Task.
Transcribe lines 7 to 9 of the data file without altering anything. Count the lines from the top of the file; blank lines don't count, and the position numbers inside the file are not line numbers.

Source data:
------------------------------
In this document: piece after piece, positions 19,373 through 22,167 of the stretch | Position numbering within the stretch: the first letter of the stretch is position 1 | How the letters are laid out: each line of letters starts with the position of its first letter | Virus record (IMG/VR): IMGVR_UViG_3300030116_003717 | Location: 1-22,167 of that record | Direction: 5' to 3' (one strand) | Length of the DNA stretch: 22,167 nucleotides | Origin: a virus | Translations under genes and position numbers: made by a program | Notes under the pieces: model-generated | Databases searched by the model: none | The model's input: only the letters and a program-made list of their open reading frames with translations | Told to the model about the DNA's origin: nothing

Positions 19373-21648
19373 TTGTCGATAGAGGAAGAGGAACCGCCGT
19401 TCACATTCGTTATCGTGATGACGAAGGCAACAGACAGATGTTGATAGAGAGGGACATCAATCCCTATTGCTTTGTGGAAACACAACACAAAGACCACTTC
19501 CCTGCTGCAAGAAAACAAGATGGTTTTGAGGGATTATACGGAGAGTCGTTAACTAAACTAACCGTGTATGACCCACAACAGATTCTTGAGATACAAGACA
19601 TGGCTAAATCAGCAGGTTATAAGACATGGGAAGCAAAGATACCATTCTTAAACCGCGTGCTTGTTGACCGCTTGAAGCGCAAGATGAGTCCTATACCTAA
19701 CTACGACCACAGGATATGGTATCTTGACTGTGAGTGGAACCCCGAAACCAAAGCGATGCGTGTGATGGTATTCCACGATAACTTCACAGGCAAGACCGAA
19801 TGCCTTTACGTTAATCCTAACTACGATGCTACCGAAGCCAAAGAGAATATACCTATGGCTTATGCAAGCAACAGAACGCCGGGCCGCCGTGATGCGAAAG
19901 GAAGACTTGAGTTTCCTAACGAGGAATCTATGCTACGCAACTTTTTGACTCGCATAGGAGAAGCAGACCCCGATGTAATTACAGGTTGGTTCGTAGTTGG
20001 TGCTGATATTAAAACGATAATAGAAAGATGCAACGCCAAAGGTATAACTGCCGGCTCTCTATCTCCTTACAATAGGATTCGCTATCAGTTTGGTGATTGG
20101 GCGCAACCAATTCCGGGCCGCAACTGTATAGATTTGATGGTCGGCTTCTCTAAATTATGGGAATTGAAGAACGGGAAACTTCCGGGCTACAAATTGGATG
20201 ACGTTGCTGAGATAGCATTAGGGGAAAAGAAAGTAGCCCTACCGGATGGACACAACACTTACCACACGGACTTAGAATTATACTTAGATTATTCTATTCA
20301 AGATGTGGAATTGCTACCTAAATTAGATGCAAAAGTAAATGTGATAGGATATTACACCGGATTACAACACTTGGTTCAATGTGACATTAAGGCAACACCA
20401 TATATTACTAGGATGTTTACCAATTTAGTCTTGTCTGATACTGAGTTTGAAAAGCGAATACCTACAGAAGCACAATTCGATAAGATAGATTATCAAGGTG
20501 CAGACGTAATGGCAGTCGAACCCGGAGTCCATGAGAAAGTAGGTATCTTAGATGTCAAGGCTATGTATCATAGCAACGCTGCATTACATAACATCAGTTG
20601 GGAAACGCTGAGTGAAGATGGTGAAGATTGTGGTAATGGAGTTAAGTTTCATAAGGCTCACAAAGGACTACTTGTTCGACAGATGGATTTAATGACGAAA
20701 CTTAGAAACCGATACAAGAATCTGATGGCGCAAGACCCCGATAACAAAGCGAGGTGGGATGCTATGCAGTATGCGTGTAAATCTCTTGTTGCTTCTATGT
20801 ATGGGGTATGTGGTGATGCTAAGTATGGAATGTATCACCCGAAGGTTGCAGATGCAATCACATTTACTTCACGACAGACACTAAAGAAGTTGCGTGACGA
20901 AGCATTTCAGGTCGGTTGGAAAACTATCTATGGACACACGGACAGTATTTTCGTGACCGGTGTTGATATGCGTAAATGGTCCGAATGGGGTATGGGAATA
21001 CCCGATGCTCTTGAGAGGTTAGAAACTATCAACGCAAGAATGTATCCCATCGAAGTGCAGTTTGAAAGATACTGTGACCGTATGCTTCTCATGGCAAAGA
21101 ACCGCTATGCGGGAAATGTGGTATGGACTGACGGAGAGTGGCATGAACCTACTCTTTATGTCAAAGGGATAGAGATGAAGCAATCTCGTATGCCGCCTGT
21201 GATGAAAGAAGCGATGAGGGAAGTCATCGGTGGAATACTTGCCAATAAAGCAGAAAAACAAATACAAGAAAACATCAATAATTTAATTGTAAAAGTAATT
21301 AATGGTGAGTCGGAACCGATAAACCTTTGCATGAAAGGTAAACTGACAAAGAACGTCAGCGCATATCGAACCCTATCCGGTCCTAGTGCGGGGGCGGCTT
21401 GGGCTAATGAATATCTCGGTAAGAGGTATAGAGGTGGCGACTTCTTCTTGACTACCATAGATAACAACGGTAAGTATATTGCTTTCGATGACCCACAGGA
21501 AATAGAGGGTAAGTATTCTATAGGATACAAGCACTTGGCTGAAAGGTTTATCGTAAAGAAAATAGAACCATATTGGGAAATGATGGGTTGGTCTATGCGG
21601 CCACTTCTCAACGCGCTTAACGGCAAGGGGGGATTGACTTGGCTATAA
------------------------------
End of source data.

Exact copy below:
19701 CTACGACCACAGGATATGGTATCTTGACTGTGAGTGGAACCCCGAAACCAAAGCGATGCGTGTGATGGTATTCCACGATAACTTCACAGGCAAGACCGAA
19801 TGCCTTTACGTTAATCCTAACTACGATGCTACCGAAGCCAAAGAGAATATACCTATGGCTTATGCAAGCAACAGAACGCCGGGCCGCCGTGATGCGAAAG
19901 GAAGACTTGAGTTTCCTAACGAGGAATCTATGCTACGCAACTTTTTGACTCGCATAGGAGAAGCAGACCCCGATGTAATTACAGGTTGGTTCGTAGTTGG